Spike’s jeans were still on, and Buffy knew she probably ought to remove them. For now, though, she went looking for the knife he kept in his left hand pocket. It was an old habit, stemming from one of his early jobs with Wes. The whole mission had nearly been blown for want of something sharp, and Wesley had given Spike a knife to prevent it from happening again.
With a quick movement, Buffy ran the blade over her wrist, making a shallow cut. It wouldn’t do to lose too much blood if Spike wasn’t even up to swallowing. She opened his mouth just slightly and let the blood dribble in, waiting to see if he’d swallow.
After a breathless moment, Buffy watched as his face changed, and he latched onto her wrist. He didn’t drink for long before withdrawing, his eyes fluttering open. “Must be bad,” he croaked out.
“It’s not pretty,” she agreed.
Spike could see the unshed tears in her eyes. “’m still here, luv.”
“You almost weren’t,” Buffy replied. “It was—it was bad, Spike.”
He wanted to touch her face, but even the influx of Slayer’s blood wasn’t going to give him enough strength to do so. It felt as though he had a giant hole in his chest, and if the sense of being wrapped in bandages from navel to neck was any indication, he probably did have one.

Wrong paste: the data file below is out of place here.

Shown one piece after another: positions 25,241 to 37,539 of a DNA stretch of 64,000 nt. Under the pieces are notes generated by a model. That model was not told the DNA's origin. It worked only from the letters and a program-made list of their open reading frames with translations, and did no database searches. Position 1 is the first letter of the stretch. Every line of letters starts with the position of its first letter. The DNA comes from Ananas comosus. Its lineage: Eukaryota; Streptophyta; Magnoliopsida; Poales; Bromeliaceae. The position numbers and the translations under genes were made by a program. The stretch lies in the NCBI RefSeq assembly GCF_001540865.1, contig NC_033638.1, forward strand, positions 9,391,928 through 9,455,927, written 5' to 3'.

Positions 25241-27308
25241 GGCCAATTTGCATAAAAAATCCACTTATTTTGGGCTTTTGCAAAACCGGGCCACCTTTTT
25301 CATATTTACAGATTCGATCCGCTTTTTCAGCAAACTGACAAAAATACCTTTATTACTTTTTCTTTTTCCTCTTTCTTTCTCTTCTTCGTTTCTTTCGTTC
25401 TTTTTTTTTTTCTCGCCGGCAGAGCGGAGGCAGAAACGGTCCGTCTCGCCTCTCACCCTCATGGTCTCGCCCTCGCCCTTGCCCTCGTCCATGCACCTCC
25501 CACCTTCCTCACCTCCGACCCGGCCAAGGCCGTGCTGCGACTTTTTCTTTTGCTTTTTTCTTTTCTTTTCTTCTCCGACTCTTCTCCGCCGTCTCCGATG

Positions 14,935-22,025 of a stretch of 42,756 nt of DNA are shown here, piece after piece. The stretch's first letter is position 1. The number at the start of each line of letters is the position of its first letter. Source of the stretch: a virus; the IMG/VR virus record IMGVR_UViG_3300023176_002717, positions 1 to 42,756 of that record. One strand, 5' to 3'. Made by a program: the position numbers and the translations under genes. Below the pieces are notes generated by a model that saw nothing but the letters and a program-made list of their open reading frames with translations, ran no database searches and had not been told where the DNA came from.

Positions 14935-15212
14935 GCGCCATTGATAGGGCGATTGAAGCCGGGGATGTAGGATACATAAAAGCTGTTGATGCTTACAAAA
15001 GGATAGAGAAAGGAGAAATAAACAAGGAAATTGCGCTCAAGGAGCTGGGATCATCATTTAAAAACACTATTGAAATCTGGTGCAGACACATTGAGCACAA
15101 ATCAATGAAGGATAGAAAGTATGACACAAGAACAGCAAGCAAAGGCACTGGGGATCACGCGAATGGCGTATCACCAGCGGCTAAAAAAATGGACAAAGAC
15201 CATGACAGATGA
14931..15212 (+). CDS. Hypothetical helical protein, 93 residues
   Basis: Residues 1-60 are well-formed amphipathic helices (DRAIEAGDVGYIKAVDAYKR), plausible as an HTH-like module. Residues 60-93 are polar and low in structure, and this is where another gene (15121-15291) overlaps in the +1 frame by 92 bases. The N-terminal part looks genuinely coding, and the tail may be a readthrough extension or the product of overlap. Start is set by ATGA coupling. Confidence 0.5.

Spike settled for slipping his hand into hers. “With that little pick-me-up, I’ll be right as rain in no time.”
“I shouldn’t have gone in angry,” Buffy whispered. “If you—”
His face softened. “Slayer, it’s fine. We made it out. We got the bad guy, yeah?”
“An’ no one else was hurt? You’re okay?”
“Everybody except for Angel,” Buffy replied quietly. She’d seen him once earlier, before he and Connor had left to stay with Matt. “He got slimed. Did you know Raksh blood is like superglue?”
In spite of his weakened state, Spike grinned. “Heard that. He get hit bad?”
“Matt said he’d give him a haircut.” Buffy giggled. “I haven’t seen him yet, but I’m guessing a shaved head isn’t going to suit him.”
Spike chuckled and then groaned. “Don’t make me laugh, luv,” he asked. “Hurts too bad.”
Buffy ran her fingers through his hair. “Do you want more blood? I’ve got plenty.”
“Not right now, pet. Don’t want you hurt too.”
“Seeing you hurt makes me hurt,” Buffy replied softly. “I know Wren has some downstairs, though. You should probably eat something.”
Spike’s eyes closed. “No,” he murmured. “Be alright for a bit. Just keep doin’ what you’re doin’.”
Buffy stayed with him, running her fingers through his hair, stroking his face, reassuring herself that he would be fine. For one moment, she had understood completely what it would mean to lose him, and she was certain that it would kill her.